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Sunday, November 26, 2006

Writer's Diary #12: Untitled

I hate publishing my poetry immediately after a write the first draft, yet for some masochistic reason I can't stop myself. At least I always remember to add the disclaimer that it's a first draft. That way, if there are major problems, or if I look back later and roll my eyes, at least I can take comfort in the fact that it needed a lot more work. Anyway...

When    I    lived
in the North
I saw snow
mounds as dead;
corpses quilted
in heavy white.

Down South
these graves (and mine) would go
unmarked
if not for the footprints
of millions.

2 comments:

Barbara Bruederlin said...

Have I ever told you how much value I get out of reading your drafts of poems? It's true, because I am trying to understand what makes a poem work, and to see the changes that you make to a piece and to hear your explanation for the change is invaluable to me. So thanks.

Is the spacing in the first line intentional? To me it seems that it not only puts emphasis on the the fact that you lived (were alive) when you were in the North, and consequently were not alive in the South. This theme is carried through in the second stanza where you reference your own grave in the south.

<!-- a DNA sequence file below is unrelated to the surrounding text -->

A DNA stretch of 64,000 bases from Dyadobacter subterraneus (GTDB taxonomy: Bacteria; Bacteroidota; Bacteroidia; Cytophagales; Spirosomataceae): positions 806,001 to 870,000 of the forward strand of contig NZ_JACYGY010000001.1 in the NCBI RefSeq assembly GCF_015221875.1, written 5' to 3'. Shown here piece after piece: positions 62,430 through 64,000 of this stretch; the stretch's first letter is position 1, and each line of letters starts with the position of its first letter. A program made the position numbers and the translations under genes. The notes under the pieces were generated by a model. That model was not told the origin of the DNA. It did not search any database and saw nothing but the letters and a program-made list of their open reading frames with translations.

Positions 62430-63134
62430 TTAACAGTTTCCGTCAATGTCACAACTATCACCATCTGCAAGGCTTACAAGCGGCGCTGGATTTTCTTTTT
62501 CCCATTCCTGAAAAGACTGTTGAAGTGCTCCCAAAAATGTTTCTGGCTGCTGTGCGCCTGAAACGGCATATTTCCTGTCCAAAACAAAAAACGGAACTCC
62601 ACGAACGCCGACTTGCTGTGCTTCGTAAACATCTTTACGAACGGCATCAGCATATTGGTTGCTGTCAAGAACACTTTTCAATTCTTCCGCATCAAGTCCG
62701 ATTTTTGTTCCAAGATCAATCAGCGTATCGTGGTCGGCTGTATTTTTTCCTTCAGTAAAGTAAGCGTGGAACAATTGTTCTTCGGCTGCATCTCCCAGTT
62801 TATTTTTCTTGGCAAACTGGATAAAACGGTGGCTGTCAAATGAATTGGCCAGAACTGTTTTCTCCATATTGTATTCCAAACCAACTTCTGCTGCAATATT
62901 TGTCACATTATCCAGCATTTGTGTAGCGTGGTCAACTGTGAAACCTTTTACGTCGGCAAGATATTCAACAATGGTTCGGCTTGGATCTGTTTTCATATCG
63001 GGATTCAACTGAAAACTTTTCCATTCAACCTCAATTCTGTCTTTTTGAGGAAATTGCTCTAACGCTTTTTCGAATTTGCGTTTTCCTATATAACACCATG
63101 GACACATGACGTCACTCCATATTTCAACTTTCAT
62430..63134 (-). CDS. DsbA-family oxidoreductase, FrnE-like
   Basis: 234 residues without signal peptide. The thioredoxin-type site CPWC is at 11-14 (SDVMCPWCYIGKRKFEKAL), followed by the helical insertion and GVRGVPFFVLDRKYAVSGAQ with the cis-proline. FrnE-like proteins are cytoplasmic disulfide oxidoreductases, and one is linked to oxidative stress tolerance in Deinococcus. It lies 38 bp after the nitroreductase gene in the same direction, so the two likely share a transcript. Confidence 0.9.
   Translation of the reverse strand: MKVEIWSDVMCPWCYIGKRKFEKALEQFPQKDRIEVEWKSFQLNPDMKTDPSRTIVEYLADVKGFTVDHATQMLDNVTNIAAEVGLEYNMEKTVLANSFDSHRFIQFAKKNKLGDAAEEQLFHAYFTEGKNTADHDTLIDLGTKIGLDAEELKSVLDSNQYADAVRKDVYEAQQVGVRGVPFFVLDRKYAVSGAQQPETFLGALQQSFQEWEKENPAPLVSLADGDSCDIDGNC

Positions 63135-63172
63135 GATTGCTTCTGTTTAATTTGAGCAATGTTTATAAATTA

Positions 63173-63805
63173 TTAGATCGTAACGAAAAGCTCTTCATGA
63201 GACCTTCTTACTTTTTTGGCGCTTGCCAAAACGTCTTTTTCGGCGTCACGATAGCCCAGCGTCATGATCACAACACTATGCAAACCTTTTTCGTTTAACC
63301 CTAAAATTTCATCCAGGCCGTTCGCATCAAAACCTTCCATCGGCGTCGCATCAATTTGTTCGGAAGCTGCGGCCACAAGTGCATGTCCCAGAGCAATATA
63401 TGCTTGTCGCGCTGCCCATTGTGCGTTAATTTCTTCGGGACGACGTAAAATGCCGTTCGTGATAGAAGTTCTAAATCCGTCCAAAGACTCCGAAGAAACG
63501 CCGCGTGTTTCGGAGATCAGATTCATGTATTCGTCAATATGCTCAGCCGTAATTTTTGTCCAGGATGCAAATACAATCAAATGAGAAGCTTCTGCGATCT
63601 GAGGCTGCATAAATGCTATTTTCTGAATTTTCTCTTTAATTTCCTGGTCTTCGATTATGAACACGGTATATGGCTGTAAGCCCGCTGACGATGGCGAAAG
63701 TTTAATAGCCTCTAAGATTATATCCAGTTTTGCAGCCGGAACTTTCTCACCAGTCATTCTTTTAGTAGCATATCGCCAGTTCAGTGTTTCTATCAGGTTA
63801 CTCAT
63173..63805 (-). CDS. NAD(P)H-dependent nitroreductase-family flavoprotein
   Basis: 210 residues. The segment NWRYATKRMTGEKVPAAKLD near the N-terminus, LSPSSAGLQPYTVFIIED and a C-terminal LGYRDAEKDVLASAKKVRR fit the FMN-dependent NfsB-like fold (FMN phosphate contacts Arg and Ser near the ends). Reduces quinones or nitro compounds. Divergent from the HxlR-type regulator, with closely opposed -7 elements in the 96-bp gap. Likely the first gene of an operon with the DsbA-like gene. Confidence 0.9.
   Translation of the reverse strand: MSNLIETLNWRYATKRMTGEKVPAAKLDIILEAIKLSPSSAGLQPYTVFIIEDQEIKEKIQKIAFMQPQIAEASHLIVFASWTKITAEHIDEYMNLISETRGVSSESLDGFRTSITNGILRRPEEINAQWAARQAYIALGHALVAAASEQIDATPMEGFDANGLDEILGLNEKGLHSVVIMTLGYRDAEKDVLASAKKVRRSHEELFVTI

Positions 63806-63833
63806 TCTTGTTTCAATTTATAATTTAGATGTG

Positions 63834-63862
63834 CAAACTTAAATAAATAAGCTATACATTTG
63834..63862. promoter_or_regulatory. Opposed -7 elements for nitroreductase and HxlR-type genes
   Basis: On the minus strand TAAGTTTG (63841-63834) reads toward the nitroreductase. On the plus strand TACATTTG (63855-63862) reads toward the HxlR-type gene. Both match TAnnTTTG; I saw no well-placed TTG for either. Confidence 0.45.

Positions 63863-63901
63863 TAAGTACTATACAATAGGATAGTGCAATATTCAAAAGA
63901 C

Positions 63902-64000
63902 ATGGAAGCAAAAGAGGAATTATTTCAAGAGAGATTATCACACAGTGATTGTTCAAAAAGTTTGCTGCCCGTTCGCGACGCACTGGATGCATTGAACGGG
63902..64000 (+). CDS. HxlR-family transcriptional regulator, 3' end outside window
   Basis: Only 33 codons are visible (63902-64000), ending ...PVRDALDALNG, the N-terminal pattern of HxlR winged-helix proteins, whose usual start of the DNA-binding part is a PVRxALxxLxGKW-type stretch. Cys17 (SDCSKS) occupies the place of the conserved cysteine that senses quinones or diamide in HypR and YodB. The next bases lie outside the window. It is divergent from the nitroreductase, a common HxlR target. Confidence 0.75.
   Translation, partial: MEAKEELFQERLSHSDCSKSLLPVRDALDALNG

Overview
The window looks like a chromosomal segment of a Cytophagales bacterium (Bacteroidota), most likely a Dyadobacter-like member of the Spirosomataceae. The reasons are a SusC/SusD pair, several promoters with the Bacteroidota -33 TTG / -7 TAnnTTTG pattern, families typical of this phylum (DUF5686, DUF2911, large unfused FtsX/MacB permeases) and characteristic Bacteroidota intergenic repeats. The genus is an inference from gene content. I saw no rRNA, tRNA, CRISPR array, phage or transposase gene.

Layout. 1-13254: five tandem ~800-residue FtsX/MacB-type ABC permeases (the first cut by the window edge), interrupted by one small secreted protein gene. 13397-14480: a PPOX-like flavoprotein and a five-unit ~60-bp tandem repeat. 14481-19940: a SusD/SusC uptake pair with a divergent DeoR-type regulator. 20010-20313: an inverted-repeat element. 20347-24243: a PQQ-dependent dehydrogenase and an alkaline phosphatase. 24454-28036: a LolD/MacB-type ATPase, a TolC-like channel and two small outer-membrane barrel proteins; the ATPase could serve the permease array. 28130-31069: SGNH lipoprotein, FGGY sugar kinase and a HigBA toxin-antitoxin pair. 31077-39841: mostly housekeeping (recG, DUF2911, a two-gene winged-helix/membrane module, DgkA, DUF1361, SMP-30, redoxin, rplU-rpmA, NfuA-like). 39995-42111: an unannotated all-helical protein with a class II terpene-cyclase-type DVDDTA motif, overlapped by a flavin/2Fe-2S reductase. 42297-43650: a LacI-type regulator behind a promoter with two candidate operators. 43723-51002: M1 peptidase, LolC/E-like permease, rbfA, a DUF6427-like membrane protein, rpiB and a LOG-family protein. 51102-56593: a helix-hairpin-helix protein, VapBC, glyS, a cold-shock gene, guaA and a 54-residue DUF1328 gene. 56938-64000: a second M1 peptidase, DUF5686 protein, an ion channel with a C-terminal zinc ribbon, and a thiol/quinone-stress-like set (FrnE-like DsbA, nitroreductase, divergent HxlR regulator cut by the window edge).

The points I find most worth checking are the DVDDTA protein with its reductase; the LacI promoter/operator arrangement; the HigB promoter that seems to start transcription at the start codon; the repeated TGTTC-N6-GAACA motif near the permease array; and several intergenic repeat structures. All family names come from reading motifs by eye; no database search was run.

Pardon me if I am being obtuse about this poem, but I am just learning. And feel free to correct me please.

John Mutford said...

You're not being obstuse at all! In fact, I love the questions and feedback.

Yes, the spacing in the first line is intentional. I wanted it to express a feeling of an ellipsis, plus I wanted to isolate the "I", and as you say, emphasize the "alive in the North" message. I have to admit, since I've learned how to add extra space in a horizontal line through Blogger, I've been experimenting a little more.

Incidentally, this isn't exactly the 1st draft. When I was transfering the poem from paper to blog, I added the "(and mine)" part. I wanted to reflect back on that first line a little more. Until then, I didn't think it had continuity.

I thought about it after and wondered about the north/south connotations. Remember, I'm writing this from a place where Labrador is South, Edmonton is South, and Thunder Bay is South. It could change the perspective, context. Though, I haven't decided if it matters.